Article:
Life Cycle is a series of posts on the extraordinary lives of everyday things.
Growing up, the first thing co-blogger Sarah smelled every morning was smoke from her grandmother's menthol cigarette. (She ranks this odor somewhere between paper mill and trash in a hot alley, and as a teenager rebelled by NOT smoking.) She would come downstairs to find Grandma smoking over a skillet of bacon, buzzing happily with her first fix of the day--as were the millions of other Americans who rely on cigs to get through the day.
Our little tobacco friends begin, as do so many things, in a field within a warm climate, where tobacco plants are doused with chemical fertilizers and pesticides. Once harvested by many hands--sometimes those of a child--the leaves are dried and cured for upwards of three years and finally shipped from the company farm to the company producer. That's when the fun stuff gets added. The same ammonia that cleans your toilet helps your brain absorb nicotine more quickly. A chemical similar to rocket fuel keeps the tip of the cigarette burning efficiently. A little formaldehyde here, a little fungicide there. By the time leaves are cut down to size, adorned with filters, nestled in foil and wrapped in cellophane, one carton of cigarettes has wreaked a lot of havoc.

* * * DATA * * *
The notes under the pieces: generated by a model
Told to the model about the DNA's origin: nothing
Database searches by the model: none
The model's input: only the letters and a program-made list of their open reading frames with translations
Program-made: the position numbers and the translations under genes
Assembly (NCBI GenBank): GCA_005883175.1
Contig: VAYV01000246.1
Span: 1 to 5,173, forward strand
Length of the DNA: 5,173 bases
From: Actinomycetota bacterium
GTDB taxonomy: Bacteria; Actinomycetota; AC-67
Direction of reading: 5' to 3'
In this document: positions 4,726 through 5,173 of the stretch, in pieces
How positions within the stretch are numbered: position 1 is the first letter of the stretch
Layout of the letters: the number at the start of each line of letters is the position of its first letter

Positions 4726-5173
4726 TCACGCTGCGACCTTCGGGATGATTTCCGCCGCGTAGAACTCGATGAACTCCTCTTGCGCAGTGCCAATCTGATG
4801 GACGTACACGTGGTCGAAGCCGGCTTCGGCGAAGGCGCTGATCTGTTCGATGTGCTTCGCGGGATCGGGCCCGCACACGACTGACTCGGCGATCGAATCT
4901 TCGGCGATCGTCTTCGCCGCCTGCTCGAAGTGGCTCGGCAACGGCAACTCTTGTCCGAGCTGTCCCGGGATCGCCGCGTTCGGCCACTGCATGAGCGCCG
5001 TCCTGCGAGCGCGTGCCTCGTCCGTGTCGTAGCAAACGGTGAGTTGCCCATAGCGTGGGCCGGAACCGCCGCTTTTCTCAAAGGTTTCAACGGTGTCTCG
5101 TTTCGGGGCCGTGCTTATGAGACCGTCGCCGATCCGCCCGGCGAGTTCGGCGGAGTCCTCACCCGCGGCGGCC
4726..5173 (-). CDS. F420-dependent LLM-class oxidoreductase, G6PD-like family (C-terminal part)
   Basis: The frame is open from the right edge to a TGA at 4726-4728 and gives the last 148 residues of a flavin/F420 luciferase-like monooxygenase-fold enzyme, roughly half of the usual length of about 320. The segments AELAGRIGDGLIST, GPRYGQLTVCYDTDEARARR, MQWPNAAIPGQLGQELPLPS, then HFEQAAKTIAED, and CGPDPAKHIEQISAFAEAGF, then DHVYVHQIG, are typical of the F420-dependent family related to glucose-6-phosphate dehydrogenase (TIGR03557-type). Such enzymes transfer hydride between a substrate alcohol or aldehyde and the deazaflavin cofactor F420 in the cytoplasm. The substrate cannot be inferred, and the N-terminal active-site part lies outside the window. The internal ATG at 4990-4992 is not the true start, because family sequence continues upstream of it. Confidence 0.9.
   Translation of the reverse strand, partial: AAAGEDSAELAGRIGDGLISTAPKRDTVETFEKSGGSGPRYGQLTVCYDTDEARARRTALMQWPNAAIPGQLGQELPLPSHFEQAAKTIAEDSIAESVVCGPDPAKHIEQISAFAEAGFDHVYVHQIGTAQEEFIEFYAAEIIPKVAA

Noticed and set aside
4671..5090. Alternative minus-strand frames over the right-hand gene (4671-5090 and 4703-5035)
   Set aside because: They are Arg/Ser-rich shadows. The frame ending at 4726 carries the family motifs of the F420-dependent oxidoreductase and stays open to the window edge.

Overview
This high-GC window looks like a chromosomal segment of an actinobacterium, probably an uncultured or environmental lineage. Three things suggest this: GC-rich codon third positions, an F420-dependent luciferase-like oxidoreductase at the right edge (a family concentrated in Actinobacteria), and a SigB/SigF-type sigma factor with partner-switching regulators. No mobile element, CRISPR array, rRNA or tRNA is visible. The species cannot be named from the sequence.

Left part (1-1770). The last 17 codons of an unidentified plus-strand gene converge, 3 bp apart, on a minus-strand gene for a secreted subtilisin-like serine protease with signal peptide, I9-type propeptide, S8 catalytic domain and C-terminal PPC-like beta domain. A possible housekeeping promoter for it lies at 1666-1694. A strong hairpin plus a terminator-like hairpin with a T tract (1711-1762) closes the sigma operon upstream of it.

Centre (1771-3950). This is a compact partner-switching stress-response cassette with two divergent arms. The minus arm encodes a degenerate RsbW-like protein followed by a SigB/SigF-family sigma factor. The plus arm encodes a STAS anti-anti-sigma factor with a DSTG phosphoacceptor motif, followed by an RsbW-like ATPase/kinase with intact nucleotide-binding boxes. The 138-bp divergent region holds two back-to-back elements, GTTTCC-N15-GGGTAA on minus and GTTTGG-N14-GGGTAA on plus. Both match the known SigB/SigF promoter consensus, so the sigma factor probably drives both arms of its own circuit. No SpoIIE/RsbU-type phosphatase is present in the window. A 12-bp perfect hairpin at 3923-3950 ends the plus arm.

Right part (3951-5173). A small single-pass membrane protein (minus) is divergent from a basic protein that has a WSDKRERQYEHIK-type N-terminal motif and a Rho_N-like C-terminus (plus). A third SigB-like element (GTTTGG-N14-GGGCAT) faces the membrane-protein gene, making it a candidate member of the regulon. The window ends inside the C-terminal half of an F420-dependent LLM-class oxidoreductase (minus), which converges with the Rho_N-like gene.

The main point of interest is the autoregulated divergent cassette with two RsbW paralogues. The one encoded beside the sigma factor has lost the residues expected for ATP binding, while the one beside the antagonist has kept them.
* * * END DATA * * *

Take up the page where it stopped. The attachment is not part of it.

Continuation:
Deforestation is the most direct environmental repercussion of the approximately ten gazillion cigarettes smoked in the world daily. Wood is used just about every step in production--to cure tobacco, to wrap the leaves with paper, to box them up with cardboard. A cigarette manufacturing machine produces up to 14,000 smokes a minute, blowing through four miles of paper every hour. For every 300 cigarettes, one tree is consumed.
Other real drags, if you will: Tobacco production in developing countries utilizes child labor and causes food shortages by diverting farmland usage.
Once the cigarette has met its fate and burned down to a stub, it's headed for the landfill (or ditch or parking lot or river), where it takes anywhere from one to 25 years to decompose. In California's annual statewide cleanup, about half the collected items are cigarette butts.
The question of whether to light up most often revolves around the sanctity of one's own lungs; the legality of it revolves around personal rights of smokers and nonsmokers alike. But maybe that inner and social debate should involve not just personal health and freedom but the health of the planet.
If you agree, and are among those given to an occasional or habitual nicotine fix, consider rolling your own cigarettes. Or look into additive-free cigarettes on the market (referenced in our last post). Definitely check out the innovation of a couple brilliant young Brits, who have crafted a cigarette filter of vegetable starch and recycled hemp.
Join us next time for a most delicious morning consumable: newspapers!
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